The Perfect Setup - CentOS 5.0 (32-bit) - Page 3

4 Adjust /etc/hosts

Next we edit /etc/hosts. Make it look like this:

vi /etc/hosts

# Do not remove the following line, or various programs
# that require network functionality will fail.               localhost.localdomain localhost  server1
::1             localhost6.localdomain6 localhost6


5 Configure Additional IP Addresses

(This section is totally optional. It just shows how to add additional IP addresses to your network interface eth0 if you need more than one IP address. If you're fine with one IP address, you can skip this section.)

Let's assume our network interface is eth0. Then there is a file /etc/sysconfig/network-scripts/ifcfg-eth0 which contains the settings for eth0. We can use this as a sample for our new virtual network interface eth0:0:

cp /etc/sysconfig/network-scripts/ifcfg-eth0 /etc/sysconfig/network-scripts/ifcfg-eth0:0

Now we want to use the IP address on the virtual interface eth0:0. Therefore we open the file /etc/sysconfig/network-scripts/ifcfg-eth0:0 and modify it as follows (we can leave out the HWADDR line as it is the same physical network card):

vi /etc/sysconfig/network-scripts/ifcfg-eth0:0


Afterwards we have to restart the network:

/etc/init.d/network restart

You might also want to adjust /etc/hosts after you have added new IP addresses, although this is not necessary.

Now run


You should now see your new IP address in the output:

[root@server1 ~]# ifconfig
eth0      Link encap:Ethernet  HWaddr 00:0C:29:5A:9C:41
          inet addr:  Bcast:  Mask:
          inet6 addr: fe80::20c:29ff:fe5a:9c41/64 Scope:Link
          RX packets:535 errors:0 dropped:0 overruns:0 frame:0
          TX packets:363 errors:0 dropped:0 overruns:0 carrier:0
          collisions:0 txqueuelen:1000
          RX bytes:52498 (51.2 KiB)  TX bytes:66064 (64.5 KiB)
          Interrupt:177 Base address:0x1400

eth0:0    Link encap:Ethernet  HWaddr 00:0C:29:5A:9C:41
          inet addr:  Bcast:  Mask:
          Interrupt:177 Base address:0x1400

lo        Link encap:Local Loopback
          inet addr:  Mask:
          inet6 addr: ::1/128 Scope:Host
          UP LOOPBACK RUNNING  MTU:16436  Metric:1
          RX packets:8 errors:0 dropped:0 overruns:0 frame:0
          TX packets:8 errors:0 dropped:0 overruns:0 carrier:0
          collisions:0 txqueuelen:0
          RX bytes:560 (560.0 b)  TX bytes:560 (560.0 b)


6 Disable The Firewall And SELinux

(You can skip this chapter if you have already disabled the firewall and SELinux at the end of the basic system installation (in the Setup Agent).)

I want to install ISPConfig at the end of this tutorial which comes with its own firewall. That's why I disable the default CentOS firewall now. Of course, you are free to leave it on and configure it to your needs (but then you shouldn't use any other firewall later on as it will most probably interfere with the CentOS firewall).

SELinux is a security extension of CentOS that should provide extended security. In my opinion you don't need it to configure a secure system, and it usually causes more problems than advantages (think of it after you have done a week of trouble-shooting because some service wasn't working as expected, and then you find out that everything was ok, only SELinux was causing the problem). Therefore I disable it, too (this is a must if you want to install ISPConfig later on).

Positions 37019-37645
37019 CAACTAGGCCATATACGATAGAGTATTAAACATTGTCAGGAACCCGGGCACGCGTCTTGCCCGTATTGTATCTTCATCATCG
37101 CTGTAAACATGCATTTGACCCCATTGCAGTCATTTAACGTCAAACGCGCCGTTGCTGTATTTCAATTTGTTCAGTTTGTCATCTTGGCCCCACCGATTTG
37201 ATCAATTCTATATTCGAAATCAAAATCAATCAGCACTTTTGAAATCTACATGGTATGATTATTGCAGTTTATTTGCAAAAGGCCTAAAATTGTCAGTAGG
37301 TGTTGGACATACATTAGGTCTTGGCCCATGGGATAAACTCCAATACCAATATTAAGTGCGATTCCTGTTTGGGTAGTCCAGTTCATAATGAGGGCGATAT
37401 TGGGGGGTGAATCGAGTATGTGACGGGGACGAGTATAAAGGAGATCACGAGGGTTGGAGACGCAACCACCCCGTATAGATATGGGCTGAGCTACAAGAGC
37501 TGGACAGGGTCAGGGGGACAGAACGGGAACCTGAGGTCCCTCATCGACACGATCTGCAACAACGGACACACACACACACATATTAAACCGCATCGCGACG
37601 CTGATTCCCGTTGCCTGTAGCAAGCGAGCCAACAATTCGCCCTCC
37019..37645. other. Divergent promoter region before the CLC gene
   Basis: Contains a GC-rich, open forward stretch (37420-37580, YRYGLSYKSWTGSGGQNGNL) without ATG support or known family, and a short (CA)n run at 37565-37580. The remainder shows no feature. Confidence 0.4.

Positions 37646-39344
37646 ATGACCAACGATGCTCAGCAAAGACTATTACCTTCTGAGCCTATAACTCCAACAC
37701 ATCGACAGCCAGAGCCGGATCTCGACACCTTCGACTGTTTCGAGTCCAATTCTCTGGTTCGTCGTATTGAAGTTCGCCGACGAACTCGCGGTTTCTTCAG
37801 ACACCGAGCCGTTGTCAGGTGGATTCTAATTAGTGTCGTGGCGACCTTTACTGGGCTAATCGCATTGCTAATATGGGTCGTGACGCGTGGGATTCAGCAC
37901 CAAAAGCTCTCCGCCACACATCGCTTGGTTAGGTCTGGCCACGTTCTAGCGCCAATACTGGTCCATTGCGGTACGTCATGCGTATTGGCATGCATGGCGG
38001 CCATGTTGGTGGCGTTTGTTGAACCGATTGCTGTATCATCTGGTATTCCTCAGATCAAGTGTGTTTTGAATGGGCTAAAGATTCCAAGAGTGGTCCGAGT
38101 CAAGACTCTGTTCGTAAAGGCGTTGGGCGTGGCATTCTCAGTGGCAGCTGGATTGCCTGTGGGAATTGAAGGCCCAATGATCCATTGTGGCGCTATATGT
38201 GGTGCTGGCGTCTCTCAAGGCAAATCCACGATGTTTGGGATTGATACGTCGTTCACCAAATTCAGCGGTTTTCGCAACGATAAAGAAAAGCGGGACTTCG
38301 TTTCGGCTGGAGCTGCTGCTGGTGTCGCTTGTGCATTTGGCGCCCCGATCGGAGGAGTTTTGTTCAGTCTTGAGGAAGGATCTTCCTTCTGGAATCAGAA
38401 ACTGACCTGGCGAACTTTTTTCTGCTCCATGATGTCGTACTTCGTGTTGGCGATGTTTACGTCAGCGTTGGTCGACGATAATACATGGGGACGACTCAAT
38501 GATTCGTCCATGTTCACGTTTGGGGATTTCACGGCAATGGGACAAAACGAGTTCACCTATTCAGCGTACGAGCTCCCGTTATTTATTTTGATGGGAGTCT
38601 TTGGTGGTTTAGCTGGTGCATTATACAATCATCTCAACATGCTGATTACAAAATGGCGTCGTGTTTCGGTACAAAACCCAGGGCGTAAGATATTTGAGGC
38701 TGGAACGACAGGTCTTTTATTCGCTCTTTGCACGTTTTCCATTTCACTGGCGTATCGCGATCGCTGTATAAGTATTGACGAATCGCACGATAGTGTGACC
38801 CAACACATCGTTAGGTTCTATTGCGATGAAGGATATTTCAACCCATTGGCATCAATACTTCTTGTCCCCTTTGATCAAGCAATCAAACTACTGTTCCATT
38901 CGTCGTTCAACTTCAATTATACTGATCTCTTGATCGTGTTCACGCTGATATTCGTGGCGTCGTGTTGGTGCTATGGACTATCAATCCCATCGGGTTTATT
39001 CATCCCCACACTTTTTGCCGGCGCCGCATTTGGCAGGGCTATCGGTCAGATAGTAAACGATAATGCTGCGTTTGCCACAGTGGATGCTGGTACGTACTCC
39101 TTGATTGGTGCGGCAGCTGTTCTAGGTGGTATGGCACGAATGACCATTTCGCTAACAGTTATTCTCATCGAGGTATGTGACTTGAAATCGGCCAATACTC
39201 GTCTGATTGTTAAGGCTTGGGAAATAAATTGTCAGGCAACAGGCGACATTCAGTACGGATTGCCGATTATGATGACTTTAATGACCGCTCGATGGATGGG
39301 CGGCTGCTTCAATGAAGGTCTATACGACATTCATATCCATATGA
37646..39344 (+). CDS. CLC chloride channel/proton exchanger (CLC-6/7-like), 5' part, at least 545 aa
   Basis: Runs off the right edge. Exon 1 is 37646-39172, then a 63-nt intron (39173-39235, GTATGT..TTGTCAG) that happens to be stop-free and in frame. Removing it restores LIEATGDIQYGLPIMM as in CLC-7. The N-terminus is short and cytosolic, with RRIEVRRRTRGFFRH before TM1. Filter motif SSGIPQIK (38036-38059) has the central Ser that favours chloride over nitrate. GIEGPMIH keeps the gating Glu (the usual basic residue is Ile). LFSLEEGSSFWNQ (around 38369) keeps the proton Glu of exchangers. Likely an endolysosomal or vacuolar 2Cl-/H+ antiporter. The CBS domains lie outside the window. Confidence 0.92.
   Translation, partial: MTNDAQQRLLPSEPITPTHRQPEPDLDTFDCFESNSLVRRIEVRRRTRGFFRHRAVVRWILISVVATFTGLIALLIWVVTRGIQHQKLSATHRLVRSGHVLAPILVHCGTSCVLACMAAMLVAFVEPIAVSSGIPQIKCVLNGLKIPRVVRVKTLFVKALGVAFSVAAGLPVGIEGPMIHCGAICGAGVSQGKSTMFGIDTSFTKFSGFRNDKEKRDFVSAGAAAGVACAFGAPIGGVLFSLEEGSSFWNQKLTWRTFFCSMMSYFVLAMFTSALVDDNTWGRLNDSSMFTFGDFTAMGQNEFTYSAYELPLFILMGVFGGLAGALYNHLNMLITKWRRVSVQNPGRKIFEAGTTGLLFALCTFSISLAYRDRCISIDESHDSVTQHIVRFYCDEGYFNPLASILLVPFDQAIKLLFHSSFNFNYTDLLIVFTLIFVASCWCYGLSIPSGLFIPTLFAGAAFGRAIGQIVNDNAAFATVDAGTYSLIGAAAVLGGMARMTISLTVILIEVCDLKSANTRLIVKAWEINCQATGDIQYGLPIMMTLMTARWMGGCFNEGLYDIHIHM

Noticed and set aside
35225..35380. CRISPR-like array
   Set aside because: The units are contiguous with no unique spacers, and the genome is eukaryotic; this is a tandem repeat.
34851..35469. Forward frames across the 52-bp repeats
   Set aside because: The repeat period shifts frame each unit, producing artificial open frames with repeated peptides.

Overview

Set both Security Level and SELinux to Disabled and hit OK:

Afterwards we must reboot the system:

shutdown -r now


7 Install Some Software

First we import the GPG keys for software packages:

rpm --import /etc/pki/rpm-gpg/RPM-GPG-KEY*

Then we update our existing packages on the system:

yum update

Now we install some software packages that are needed later on:

yum install fetchmail wget bzip2 unzip zip nmap openssl lynx fileutils ncftp gcc gcc-c++

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From: TechSpotting at: 2011-08-02 16:29:36

I have written a guide here on how to install CentOS 6 for server or desktops.

 It's for x86_64 some users might find it useful!

From: Mickey Knox at: 2011-12-20 03:25:14

for those who speak spanish (the translation to english is pending), I developed my own bash script to configure CentOS (or Redhat). is my version of the perfect server (post installation).

You can test it here:

From: Jason Barnett at: 2009-02-08 10:14:43


In order to install ncftp I had to add the using the following commands:

cd /etc/yum.repos.d/


vi kbsingh-CentOS-Extras.repo

change enabled=0 to enabled=1 as follows:

name=CentOS.Karan.Org-EL$releasever - Testing

rpm --import

and finally yum install ncftp

From: at: 2007-06-22 16:03:47

If you want to use the chmod in ISPConfig you have to change the lines in "/etc/proftpd.conf":




Yours sincerely mawi 

From: Anonymous at: 2010-10-28 01:14:36

First of all NEVER DO ANYTHING TO THE /TMP DIRECTORY!!!!! I cannot stress this enough. Doing so could damage your install. The OS uses this directory as its workspace.

Second, CentOS now has proftpd on yum, I believe it is on the RPMForge repo.
View how to add this repo HERE.

For those who are security minded and do no click links here you go:

Or just Google for centos RPMForge.

From: koka at: 2009-02-10 21:14:21

thanks :)

it really helpes me configure server



From: Anonymous at: 2011-10-05 11:26:34

Thank you

From: John at: 2009-02-23 11:00:08

thanks for the tutorial i have isconfig running now on vmware server - centos 5.0 with webmin to easy manage server.

if you have problem installing message flex run this:

yum install flex

transferring ISPConfig*.tar.gz tru proftpd follow this steps: